By Melissa Fossum
By Lauren Wise
By New Times
By Amanda Savage
By Jason P. Woodbury
By Troy Farah
By New Times
A truck is on fire in the desert, black smoke billowing in the sky.
Two years ago, on tour through the desert west of Phoenix, Shearwater's van came upon a tractor-trailer on fire in the middle of the road. . The band members saw the smoke long before its source. The wall of flame spreading onto the interstate delivered an intense moment, feelings of worry, doom, and helplessness.
"It was this weird — almost apocalyptic — scene, and no one on the highway had the slightest clue what to do," the band's songwriter, singer, and multi-instrumentalist Jonathan Meiburg says. The driver survived, but the fire destroyed the truck.
That moment spawned a song — "Breaking the Yearlings" — but also drew Meiburg into a songwriting realm that explores immediacy and visceral emotions in a way he hadn't before. Animal Joy, Shearwater's eighth album, is a departure in number of ways: the band's first for Sub Pop, cover art that trades images of birds and islands for the claws of a charging bear, and songs that maintain the band's sense of drama while making a more primal connection.
On the band's prior albums — particularly the much acclaimed "island trio" of Palo Santo, Rook, and The Golden Archipelago — Meiburg's songwriting drew on his experiences as an ornithologist in places like the Falklands, Tierra del Fuego, the Galapagos, Madagascar, Nunavut, and New Zealand's Chatham Islands.
With a graceful and contemplative touch, Meiburg's writing approached humanity from the perspective of the natural world. The isolation and fragility of life on islands reflected back on the yearnings people have for order, joy, and wonder.
"Breaking the Yearlings," then, became a way into the animal world from a human perspective. It's a song about "confronting a moment or a force in your life you're not prepared for," Meiburg says. "How you try to deal with that while being very aware you don't have the resources you need."
Battered by a number of simultaneous changes in his life, Meiburg says that tumult helped frame Animal Joy. Instead of writing from a calm distance, he forced songs to come from chaos.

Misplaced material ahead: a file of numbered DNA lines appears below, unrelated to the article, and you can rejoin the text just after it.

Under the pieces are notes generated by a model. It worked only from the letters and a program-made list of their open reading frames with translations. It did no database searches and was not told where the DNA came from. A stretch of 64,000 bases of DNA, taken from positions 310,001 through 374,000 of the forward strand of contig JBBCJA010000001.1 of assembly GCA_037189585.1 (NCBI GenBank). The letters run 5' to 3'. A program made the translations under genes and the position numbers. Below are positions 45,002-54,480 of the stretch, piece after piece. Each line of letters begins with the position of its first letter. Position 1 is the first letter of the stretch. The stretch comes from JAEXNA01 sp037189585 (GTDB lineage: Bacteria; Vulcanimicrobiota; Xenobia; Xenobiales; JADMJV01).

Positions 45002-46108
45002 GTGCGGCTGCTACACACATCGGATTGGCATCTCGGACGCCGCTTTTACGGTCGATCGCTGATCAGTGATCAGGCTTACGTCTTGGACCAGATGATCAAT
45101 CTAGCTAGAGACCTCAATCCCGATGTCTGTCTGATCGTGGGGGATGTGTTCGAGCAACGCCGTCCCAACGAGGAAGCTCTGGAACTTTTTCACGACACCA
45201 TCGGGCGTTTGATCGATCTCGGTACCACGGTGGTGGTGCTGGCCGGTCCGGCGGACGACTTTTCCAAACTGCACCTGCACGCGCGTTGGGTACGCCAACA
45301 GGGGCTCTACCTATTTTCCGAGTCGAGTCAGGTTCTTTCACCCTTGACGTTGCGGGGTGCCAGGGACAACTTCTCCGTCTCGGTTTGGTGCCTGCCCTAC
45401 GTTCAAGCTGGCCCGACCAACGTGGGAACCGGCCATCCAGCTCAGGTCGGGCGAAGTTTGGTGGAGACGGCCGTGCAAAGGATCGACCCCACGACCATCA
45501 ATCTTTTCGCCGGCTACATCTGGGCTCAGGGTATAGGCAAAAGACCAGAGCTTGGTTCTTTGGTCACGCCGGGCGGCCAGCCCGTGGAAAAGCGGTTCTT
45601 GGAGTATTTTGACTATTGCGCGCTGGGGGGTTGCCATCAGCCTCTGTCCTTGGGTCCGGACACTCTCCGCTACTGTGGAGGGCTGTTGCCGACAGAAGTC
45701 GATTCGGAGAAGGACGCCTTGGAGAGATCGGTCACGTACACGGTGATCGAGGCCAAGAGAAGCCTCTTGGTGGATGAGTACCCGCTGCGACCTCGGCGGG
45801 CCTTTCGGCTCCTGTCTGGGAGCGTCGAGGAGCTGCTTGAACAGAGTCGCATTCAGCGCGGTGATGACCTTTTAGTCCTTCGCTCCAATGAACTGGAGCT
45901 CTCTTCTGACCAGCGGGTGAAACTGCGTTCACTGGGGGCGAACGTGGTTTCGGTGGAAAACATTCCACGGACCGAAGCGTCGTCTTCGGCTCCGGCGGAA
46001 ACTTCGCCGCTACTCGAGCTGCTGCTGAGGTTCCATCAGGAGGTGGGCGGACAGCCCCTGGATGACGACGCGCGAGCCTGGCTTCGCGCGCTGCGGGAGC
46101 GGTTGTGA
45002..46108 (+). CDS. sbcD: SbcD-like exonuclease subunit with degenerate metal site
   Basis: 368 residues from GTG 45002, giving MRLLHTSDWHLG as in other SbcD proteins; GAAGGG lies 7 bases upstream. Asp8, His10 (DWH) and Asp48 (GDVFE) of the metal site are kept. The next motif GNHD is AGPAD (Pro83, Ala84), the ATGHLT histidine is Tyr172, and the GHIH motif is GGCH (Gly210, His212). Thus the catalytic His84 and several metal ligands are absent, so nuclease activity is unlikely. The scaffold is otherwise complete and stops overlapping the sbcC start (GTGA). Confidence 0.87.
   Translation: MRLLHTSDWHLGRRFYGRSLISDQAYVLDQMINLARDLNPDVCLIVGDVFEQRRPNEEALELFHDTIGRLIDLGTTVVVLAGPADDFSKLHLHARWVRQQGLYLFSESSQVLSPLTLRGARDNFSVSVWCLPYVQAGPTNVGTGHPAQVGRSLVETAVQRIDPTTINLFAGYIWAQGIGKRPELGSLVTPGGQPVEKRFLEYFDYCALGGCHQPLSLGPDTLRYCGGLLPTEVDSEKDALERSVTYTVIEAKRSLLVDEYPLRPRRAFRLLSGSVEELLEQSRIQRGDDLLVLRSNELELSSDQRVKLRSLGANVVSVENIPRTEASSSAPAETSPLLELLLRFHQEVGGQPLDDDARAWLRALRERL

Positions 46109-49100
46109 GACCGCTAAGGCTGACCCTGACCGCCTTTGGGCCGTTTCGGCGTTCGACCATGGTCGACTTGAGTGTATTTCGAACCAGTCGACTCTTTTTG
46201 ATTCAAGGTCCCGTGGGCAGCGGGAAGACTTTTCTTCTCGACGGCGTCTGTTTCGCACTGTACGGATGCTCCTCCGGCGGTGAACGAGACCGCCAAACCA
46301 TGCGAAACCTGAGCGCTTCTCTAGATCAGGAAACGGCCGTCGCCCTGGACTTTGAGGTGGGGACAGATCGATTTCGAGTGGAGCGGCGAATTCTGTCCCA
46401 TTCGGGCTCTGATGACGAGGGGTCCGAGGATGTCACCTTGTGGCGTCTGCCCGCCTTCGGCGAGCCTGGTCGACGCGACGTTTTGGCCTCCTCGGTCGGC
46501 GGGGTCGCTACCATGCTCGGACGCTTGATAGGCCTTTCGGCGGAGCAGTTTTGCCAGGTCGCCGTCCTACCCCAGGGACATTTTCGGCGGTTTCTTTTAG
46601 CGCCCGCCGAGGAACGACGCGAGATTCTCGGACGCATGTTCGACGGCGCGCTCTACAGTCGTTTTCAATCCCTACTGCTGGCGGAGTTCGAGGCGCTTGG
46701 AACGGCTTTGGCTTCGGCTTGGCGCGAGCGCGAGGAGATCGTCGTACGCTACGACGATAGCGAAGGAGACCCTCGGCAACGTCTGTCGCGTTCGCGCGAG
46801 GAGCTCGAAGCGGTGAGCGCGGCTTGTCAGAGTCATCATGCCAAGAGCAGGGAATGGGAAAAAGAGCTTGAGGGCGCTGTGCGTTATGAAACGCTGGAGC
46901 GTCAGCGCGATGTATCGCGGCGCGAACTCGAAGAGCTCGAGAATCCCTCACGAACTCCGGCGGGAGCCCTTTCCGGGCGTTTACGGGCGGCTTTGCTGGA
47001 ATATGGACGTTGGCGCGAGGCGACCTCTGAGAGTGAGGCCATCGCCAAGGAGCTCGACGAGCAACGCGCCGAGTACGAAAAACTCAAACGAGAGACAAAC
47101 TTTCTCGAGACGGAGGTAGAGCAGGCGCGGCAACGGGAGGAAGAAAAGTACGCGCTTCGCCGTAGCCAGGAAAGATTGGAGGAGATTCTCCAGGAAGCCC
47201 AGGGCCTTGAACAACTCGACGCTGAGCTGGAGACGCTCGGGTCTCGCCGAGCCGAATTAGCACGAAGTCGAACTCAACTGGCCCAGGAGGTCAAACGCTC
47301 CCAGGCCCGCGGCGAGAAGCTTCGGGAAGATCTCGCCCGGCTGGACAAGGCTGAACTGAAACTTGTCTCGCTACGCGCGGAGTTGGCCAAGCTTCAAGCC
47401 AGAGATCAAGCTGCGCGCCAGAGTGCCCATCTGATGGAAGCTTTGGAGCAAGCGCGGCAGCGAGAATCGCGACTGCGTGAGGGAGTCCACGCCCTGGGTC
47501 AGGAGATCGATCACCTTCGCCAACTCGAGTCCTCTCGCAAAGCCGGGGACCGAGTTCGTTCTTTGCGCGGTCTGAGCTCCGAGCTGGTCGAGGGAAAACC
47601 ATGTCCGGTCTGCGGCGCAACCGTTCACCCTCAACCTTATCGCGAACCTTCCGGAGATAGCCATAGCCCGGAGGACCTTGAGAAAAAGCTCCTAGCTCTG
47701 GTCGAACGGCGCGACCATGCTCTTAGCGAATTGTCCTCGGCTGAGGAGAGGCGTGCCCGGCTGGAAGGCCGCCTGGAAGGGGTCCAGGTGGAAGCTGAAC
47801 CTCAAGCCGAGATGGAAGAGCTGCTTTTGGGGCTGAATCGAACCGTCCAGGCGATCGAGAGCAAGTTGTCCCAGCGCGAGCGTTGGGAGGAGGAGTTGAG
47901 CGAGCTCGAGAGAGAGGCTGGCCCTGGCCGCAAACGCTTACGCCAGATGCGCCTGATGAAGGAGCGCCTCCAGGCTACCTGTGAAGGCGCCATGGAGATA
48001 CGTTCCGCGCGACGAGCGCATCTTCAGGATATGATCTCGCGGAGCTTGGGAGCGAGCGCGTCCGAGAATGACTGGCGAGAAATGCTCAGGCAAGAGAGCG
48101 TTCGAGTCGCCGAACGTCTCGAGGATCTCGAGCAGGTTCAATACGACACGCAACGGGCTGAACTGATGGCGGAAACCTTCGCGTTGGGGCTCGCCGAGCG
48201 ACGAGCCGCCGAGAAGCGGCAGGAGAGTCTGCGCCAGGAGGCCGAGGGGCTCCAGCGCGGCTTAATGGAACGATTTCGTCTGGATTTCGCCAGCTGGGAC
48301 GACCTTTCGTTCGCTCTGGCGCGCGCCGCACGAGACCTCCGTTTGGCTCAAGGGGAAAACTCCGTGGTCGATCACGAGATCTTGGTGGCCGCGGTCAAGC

"One of the strange things about our species is, we're able to live so long forward and backwards in our own heads," he says. "The moments where you're most present in your body and your own breathing is when you're closest to the rest of the animal kingdom."
The departure took shape in the album's sound, as well. It's more instinctual than cerebral, more body than spirit, more rock 'n' roll than previous Shearwater outings. Animal Joy has a steadier thumping pulse, more skin and bones, more jaws and teeth.
"I was walking down the street with my dog one day, and I was thinking about how he lives in this eternal present. He wants to eat right now, he wants to sleep right now, he wants to walk right now," Meiburg says. "That present is a kind of joy, an animal joy. And that's the spirit I wanted to summon on this record, doing things when you're most alive, when you're most present in your own skin, and you might even be terrified. I just wanted to bring that emotional energy and intensity to this record."
Working out the songs for Animal Joy, Meiburg got a new guitar amp to channel that intensity and recorded a loud batch of demos in a crummy practice space.
"It was liberating," he says. "It was rough and loud and smeared and very alive. I knew that in that batch of songs was the record."
In the studio, with producer Danny Reisch (also the band's new touring drummer), Shearwater kept going back to those demos to preserve their best qualities: freshness, rawness, closeness.
It's a break from the past for Shearwater as a band (none of the current lineup besides Meiburg played on Animal Joy) as well as for Meiburg, personally and artistically. Striking out on something different is a notion that permeates the heart of the record, but it shows up most distinctly on "You As You Were," with Meiburg's repeating "I am leaving the life" at the song's climactic peak.
"I tend to shy away from confessional songwriting because I think it's been done so well by so many people and I want to take a different tack, if I can help it," he says. "But with this one, I wanted to try to connect with people more and not be so remote. And that meant mining my own life, things that were worrying me and bothering me when my life was transforming."